There are many articles, case studies, blogs, videos and theories around motivation and reward system. When it comes to bonus system, it helps to think from two perspectives: equity and expectancy. They can be applied to understand the motivation oriented compensation. To reach a solid structure for a particular company, other factors like the history, recent events, and members also play a big part.
Equity PerspectiveOne way or another, individuals will compare their job inputs and outcomes with those of others and then respond to eliminate any inequities. People have strong psychological reactions to fairness in how they are paid and these need to be managed carefully. Given the uncertainty of bonus for each year, this psychological need is especially strong during the payout period. A effective bonus system can present enough degree of fairness and continue motivate even those who don't receive them. When not managed carefully, a bonus system can generate anger for the under-rewarded, guilt for the over-rewarded, and confusion across the organization, thus defeats the purpose of the bonus system as a motivation tool.
When inequity is perceived, the result can be damaging. Some will lower their input; some will change their outcome (e.g. increased units produced at lower quality); some will distort perception of self; some will distort perception of others; some will choose a different reference for comparison; and mostly commonly in silicon valley, some will leave the field or the company.
The key element here is an individual's perception of justice. While the differences of opinions make it hard to manage, the subjective element suggests that the most important piece is the perceived fairness of the process used to determine the distributed rewards. For employees to see a process as fair, they need to feel they have some control over the outcome and feel they were given an adequate explanation. It is important for the manages to be consistent, unbiased, make decision on accurate information and is open to appeals. This is why it is important for managers to provide early feedback as well as frequent feedback to detect inconsistency and gather more information base on the reaction from the employees. This interaction is more important in the case of bonus, because there is an implicit reset after each year. At the beginning of the year, the employees and the manager start the process again by providing the employee an opportunity to present his or her point of view about the desired outcome to decision makers.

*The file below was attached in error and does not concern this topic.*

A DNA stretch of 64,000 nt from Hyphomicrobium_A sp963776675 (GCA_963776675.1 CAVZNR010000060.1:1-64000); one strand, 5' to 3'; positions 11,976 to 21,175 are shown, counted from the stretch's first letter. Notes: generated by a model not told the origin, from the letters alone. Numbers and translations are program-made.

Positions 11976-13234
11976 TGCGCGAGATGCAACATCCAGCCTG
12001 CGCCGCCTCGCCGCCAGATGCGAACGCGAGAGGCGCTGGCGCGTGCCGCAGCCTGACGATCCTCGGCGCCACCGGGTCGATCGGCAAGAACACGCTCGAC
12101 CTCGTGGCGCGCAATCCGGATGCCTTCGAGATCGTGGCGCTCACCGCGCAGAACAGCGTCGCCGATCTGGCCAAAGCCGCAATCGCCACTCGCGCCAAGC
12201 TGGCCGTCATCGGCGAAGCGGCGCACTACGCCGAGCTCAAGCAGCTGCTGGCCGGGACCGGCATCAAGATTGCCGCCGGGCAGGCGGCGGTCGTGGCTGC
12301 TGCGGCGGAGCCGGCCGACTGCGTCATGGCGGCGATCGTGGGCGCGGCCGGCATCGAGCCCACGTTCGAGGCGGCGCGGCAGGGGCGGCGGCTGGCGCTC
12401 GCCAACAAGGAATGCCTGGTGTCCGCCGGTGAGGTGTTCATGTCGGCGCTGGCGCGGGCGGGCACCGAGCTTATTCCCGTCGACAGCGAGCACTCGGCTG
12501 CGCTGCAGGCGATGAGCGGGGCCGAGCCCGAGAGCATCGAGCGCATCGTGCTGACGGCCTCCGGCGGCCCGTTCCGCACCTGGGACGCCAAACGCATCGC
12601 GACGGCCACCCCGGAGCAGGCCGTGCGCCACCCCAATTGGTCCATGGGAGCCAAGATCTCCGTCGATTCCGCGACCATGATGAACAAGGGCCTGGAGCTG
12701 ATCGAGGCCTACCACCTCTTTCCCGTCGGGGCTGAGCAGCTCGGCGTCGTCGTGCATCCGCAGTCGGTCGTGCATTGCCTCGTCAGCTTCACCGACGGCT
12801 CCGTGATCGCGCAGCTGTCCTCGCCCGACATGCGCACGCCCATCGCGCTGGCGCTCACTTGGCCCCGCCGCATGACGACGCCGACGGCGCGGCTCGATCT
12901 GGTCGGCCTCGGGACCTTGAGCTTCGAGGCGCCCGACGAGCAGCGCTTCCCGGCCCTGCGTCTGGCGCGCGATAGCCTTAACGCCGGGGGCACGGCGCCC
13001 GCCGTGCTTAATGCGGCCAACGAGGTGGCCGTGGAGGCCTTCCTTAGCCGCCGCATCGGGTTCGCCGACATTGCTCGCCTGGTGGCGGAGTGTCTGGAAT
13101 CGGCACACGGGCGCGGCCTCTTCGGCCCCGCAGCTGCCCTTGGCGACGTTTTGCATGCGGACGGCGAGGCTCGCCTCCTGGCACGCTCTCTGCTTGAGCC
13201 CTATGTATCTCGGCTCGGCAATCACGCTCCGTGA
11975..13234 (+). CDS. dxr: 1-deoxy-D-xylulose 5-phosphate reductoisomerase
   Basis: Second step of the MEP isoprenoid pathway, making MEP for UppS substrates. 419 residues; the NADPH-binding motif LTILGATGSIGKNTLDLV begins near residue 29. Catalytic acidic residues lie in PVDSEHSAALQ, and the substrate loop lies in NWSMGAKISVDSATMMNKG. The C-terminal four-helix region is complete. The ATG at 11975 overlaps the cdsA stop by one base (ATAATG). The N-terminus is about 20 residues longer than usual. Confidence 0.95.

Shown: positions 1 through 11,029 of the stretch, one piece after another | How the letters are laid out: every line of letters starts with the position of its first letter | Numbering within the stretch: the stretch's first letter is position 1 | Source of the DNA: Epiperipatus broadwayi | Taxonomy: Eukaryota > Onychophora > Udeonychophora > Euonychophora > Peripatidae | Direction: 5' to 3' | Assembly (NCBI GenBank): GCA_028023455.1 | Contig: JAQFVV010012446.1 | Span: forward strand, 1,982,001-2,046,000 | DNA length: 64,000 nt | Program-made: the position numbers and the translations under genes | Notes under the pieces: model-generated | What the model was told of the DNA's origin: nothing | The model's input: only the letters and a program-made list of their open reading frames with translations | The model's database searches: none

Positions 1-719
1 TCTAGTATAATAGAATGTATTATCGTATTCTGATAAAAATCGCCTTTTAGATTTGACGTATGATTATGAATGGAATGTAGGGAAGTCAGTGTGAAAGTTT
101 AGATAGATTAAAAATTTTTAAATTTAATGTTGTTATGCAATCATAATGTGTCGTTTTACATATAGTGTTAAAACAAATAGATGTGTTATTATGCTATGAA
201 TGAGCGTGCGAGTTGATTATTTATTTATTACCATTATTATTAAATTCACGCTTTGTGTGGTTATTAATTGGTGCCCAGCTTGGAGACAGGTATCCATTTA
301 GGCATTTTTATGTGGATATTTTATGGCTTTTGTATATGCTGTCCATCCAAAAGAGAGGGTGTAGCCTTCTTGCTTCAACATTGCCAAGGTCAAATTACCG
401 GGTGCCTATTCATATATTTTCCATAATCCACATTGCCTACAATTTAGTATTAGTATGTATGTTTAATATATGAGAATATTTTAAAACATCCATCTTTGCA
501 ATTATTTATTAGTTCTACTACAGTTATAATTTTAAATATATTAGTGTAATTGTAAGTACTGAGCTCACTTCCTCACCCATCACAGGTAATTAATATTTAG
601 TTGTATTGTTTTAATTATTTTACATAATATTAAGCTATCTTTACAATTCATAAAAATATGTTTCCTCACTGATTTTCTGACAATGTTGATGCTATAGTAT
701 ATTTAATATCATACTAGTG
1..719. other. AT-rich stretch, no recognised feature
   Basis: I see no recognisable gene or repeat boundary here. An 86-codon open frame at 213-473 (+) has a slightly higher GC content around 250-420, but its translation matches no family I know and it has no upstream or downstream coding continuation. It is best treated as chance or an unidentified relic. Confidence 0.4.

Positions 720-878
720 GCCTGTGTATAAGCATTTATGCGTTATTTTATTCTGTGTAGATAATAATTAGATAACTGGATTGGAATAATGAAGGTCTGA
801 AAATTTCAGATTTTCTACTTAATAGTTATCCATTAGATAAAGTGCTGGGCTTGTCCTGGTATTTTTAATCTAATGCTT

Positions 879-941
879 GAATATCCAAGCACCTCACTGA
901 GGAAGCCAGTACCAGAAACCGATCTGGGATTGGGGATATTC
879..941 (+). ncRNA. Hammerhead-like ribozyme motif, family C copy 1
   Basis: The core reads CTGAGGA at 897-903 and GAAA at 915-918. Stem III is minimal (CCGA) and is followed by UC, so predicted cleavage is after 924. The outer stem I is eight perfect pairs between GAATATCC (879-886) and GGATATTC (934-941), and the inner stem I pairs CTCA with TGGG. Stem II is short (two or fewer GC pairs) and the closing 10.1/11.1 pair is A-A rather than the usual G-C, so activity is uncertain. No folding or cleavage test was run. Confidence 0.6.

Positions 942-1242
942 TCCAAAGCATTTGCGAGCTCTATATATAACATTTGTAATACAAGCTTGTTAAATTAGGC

Expectancy PerspectiveThe following picture illustrates the expectancy theory (source: Wharton MGMT 621 class material)
In practical term, employees will be motivated to exert a high level of effort when they believe that effort will lead to a good performance appraisal; that a good appraisal will lead to organizational rewards such as bonus, a salary increase, a promotion, or a public recognition; and that the reward will satisfy the employees personal goals.
This is particular applicable to bonus because of the one time nature of the rewarding system. The reward only applies to the past review period, thus giving managers and employees a common ground to repeat the motivation process on annual basis. Among others, bonus remains as a desired outcome for most employees because it is always extra money that is in proportion of the regular income. In this case, an effective manager will be able to build the shared connection between performance to outcome, and from effort to performance.
Performance to Outcome: While it is easy to define outcome (bonus rewards) and performance (annual appraisal), it is harder to build the connection from performance to outcome in an organization where there are different teams and roles. The perspective of equity mentioned above goes a long way to design a process that can be perceived as fair.
Effort to Performance: In the context of bonus system, the manager can set goal ahead of the time, and use it for performance appraisal. When the right goals are set, the employees can see a strong connection between their effort and the performance rating they will get. The most effective goals are difficult but not impossible, specific, and have to be accepted by the employee. Another way to describe the criteria of a good goal is SMART: specific, measurable, attainable, relevant, and time-bound. These criteria, especially time-bound, fit very well in the bonus system.